As one year draws to a close, many people find it a time to reflect and consider resolutions for the new one starting.
As a profession, we can reflect on so much excellent care given at all times in all places and especially at this time of year, providing a lifeline in many senses of the word working across Christmas and New Year.
As a nurse leader I am proud and grateful for all that you do.
Among my reflections I have remembered two very simple things that people have said to me over time that seem as pertinent today as ever and which I thought I would share.
These two things came from one very young person and one very old. I was trying to describe to some young people the wider role of the nurse and about ‘prevention, protection and promotion’, and the response was, “so Miss, you mean you want nurses to stop people getting ill and stop people getting worse (as well as looking after people when they are sick)?”.
Our ability as a profession to do this depends on many things and reminds me of my second thing – my Nan, who lived a very long life, in answer to a question or challenge would often reply, “it’s all according…” – the sentence was never completed but the listener would mentally insert their own list of things that might influence the answer.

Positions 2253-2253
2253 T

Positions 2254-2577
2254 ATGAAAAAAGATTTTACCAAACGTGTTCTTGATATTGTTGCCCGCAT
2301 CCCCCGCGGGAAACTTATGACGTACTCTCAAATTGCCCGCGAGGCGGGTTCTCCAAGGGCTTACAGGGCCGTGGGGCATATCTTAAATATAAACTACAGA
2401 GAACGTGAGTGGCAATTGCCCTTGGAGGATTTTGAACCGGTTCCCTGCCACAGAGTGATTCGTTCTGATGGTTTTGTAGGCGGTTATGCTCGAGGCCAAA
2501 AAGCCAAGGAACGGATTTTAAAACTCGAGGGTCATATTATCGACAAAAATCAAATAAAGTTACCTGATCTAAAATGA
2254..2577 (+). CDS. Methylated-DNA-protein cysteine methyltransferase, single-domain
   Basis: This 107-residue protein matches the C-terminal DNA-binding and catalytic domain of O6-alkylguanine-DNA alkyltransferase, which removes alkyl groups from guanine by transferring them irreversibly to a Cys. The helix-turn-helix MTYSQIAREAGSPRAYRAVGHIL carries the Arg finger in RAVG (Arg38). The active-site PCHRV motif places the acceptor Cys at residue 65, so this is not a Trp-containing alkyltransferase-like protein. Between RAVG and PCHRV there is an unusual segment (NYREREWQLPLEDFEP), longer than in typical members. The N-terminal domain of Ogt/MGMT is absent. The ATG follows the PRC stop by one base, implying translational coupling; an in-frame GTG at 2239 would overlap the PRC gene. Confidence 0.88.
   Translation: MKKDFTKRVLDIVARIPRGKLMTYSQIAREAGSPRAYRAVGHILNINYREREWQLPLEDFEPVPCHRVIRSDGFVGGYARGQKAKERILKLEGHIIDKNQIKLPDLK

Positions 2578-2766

So as we move into the New Year do I want us to stop people getting ill and stop people getting worse? Yes, of course.
”So as we move into the New Year do I want us to stop people getting ill and stop people getting worse?”
The 5 Year Forward View (5YFV) sets out how we need to close the health and wellbeing gap by radical improvement in prevention and providing value for the population – as nurses we are vital to achieving this.
Will we succeed in maximising our professional value in prevention and population health? Well it’s all according.
It is according to our ability to build “capacity for population health” through developing as a “health promoting profession”:- building a culture of health, confidence to apply knowledge and skills in prevention and taking every opportunity whether working with patient’s communities and or public health. [see slide below].
”It is about providing the right support that accord with individual interpretation of health”
It also depends on understanding why health inequalities persist and that according to life circumstances and social factors, variations in health and access to health care are significant. It is about providing the right support that accord with individual interpretation of health, motivation and social opportunity to make changes.
So, perhaps as we move into the New Year we should consider a professional resolution for prevention “to stop people getting ill and stop people getting worse”.
And moving into 2016 will I be making a personal New Year’s resolution – yes, ‘it’s all according!’
Viv Bennett, Chief Nurse, Public Health England